A higher intake of ultra-processed food is associated with higher risk of inflammatory bowel disease, a study published by The BMJ has found.
Ultra-processed foods include packaged baked goods and snacks, fizzy drinks, sugary cereals, ready meals that contain food additives, and reconstituted meat and fish products. These types of food often contain high levels of added sugar, fat and salt, but lack vitamins and fibre.
Inflammatory bowel disease (IBD) is more common in industrialised nations, and it is thought that dietary factors might play a role, but evidence to link consumption of ultra-processed food with IBD is limited.
An international team of researchers drew on detailed dietary information from 116,087 adults, aged 35-70 years, living in 21 low-, middle-, and high-income countries who were taking part in the Prospective Urban Rural Epidemiology (PURE) study. (PURE is examining the impact of societal influences on chronic diseases in different countries around the world.)
Participants enrolled in the study between 2003 and 2016 and were assessed at least every three years. Over an average follow-up of 9.7 years, new diagnoses of IBD, including Crohn’s disease or ulcerative colitis, were recorded.
During this time, 467 participants developed IBD (90 with Crohn’s disease and 377 with ulcerative colitis).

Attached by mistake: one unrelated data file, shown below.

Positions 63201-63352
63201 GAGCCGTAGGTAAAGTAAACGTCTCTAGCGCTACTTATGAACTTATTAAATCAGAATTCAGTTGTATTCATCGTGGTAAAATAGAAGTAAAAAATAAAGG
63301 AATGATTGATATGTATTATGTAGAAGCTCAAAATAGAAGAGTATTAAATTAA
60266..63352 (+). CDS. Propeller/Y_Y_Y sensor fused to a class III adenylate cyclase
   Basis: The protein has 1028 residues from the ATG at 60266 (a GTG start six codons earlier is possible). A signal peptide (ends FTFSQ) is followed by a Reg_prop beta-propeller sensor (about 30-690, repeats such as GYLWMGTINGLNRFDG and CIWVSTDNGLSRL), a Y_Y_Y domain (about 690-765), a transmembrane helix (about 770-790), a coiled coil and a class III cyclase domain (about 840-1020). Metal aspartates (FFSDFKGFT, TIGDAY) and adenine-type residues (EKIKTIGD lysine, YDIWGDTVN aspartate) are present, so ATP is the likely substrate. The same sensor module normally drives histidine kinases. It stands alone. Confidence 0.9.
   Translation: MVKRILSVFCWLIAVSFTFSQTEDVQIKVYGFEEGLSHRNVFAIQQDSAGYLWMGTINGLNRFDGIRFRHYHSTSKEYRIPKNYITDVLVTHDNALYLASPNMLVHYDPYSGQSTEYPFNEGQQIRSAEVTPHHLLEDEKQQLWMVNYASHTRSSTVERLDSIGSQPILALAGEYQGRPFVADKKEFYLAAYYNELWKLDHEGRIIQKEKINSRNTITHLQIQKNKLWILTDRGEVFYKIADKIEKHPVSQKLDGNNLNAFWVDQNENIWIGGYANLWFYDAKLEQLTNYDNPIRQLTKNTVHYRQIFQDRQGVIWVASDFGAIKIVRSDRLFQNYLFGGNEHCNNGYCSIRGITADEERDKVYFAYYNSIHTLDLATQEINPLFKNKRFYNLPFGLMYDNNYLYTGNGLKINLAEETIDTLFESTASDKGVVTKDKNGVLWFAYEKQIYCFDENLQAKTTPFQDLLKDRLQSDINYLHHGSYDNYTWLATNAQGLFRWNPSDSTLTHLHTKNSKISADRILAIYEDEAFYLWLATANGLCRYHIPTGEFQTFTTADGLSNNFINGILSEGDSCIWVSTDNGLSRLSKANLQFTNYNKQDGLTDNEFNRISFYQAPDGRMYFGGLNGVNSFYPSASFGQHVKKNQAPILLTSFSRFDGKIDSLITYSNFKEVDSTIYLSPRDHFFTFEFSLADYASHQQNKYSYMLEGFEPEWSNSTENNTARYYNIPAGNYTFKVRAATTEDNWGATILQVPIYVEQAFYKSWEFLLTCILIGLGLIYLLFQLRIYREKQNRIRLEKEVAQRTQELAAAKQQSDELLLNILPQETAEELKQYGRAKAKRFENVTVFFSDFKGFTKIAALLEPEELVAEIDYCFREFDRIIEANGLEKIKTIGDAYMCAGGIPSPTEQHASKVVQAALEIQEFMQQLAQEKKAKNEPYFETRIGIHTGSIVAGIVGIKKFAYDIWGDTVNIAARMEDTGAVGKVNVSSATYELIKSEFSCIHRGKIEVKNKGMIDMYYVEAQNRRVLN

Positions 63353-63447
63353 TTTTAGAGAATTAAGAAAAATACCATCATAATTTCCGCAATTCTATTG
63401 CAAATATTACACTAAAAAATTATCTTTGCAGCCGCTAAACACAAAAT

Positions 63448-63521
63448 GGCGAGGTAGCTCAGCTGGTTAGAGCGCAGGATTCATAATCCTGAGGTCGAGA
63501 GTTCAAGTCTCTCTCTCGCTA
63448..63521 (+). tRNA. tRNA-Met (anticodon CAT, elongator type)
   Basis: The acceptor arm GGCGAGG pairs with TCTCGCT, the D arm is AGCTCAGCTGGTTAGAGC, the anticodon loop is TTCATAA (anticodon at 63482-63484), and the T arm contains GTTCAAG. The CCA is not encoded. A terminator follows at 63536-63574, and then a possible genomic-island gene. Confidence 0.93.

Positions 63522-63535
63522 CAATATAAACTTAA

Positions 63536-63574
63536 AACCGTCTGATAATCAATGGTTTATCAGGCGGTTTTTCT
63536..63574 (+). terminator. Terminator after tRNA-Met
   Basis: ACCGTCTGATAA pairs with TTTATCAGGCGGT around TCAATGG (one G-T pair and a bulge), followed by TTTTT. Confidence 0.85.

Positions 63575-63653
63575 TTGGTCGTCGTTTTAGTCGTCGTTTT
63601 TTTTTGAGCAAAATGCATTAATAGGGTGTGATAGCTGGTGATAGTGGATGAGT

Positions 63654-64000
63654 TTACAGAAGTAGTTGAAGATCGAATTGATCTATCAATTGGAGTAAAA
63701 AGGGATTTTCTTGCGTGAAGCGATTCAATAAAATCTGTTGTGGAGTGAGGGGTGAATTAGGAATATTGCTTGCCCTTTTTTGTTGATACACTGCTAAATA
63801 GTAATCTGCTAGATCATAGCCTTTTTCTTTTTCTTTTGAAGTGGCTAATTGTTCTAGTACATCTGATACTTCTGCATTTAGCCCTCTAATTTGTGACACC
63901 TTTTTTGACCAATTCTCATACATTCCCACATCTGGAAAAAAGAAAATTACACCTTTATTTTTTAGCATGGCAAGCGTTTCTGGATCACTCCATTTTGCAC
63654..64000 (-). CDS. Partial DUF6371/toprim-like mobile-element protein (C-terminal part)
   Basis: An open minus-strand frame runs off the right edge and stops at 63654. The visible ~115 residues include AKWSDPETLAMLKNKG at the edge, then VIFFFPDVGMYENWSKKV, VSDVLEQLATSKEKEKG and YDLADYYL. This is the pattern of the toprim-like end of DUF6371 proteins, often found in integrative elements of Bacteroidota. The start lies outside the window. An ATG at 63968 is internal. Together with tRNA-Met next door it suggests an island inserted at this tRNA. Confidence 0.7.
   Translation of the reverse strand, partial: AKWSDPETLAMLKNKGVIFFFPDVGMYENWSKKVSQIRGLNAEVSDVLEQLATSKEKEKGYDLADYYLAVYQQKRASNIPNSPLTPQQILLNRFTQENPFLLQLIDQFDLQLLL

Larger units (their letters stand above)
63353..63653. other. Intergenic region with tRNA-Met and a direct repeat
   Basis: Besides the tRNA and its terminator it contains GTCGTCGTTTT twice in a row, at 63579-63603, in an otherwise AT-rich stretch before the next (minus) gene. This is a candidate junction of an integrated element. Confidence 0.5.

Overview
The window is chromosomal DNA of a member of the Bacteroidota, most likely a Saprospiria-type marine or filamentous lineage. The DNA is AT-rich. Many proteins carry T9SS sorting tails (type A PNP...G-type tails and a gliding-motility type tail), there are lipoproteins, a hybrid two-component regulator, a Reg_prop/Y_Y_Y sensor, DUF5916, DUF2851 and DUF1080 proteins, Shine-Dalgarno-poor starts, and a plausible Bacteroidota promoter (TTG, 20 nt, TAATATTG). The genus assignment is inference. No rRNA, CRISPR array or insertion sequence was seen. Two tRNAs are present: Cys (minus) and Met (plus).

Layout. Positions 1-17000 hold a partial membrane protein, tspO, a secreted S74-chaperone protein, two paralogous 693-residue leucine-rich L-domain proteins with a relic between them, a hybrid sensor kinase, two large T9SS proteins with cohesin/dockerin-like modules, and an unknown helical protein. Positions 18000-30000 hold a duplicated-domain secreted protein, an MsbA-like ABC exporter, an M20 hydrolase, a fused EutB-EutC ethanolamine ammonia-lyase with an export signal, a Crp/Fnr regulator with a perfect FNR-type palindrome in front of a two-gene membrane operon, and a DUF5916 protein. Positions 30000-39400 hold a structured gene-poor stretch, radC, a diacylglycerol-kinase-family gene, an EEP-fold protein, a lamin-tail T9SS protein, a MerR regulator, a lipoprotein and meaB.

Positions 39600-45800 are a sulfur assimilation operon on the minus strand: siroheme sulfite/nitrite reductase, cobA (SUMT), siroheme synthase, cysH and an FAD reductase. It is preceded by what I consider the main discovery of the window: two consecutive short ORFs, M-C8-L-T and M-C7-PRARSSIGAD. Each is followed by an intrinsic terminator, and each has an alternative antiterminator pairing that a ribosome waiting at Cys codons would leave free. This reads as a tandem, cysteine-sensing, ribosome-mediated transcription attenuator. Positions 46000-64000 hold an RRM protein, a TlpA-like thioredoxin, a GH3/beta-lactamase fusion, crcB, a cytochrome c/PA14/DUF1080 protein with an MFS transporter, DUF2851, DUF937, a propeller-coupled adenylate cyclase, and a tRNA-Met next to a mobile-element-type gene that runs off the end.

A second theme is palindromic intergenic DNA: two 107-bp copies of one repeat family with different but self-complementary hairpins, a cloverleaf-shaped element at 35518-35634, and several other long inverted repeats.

After taking account of other potentially influential factors, the researchers found that higher intake of ultra-processed food was associated with a higher risk of IBD.
For example, compared with less than one serving of ultra-processed food per day, they found an 82% increased risk of IBD among those who consumed five or more servings per day, and a 67% increased risk for those eating between one and four servings per day.
Different subgroups of ultra-processed food, including soft drinks, refined sweetened foods, salty snacks, and processed meat, each were associated with higher risks of IBD.
In contrast, intakes of white meat, red meat, dairy, starch, and fruit, vegetables, and legumes (such as peas, beans and lentils) were not associated with IBD.
Results were consistent for Crohn’s disease and ulcerative colitis, and were similar after further analysis to test the risk of developing IBD based on age and region, suggesting that the findings are robust.
This is an observational study so cannot establish causality. Results also relied on self-reported diagnoses and did not account for dietary changes over time. And the researchers could rule out the possibility that other unmeasured – confounding — factors may have impacted their results.
Nevertheless, they said their findings: “support the hypothesis that intake of ultra-processed foods could be an environmental factor that increases the risk of IBD. As white meat, unprocessed red meat, dairy, starch, and fruit, vegetables, and legumes were not found to be associated with development of IBD, this study suggests that it might not be the food itself that confers this risk but rather the way the food is processed or ultra-processed,” they added.
“Further studies are needed to identify specific potential contributory factors among processed foods that might be responsible for the observed associations in our study,” they said.
Public link: https://www.bmj.com/content/374/bmj.n1554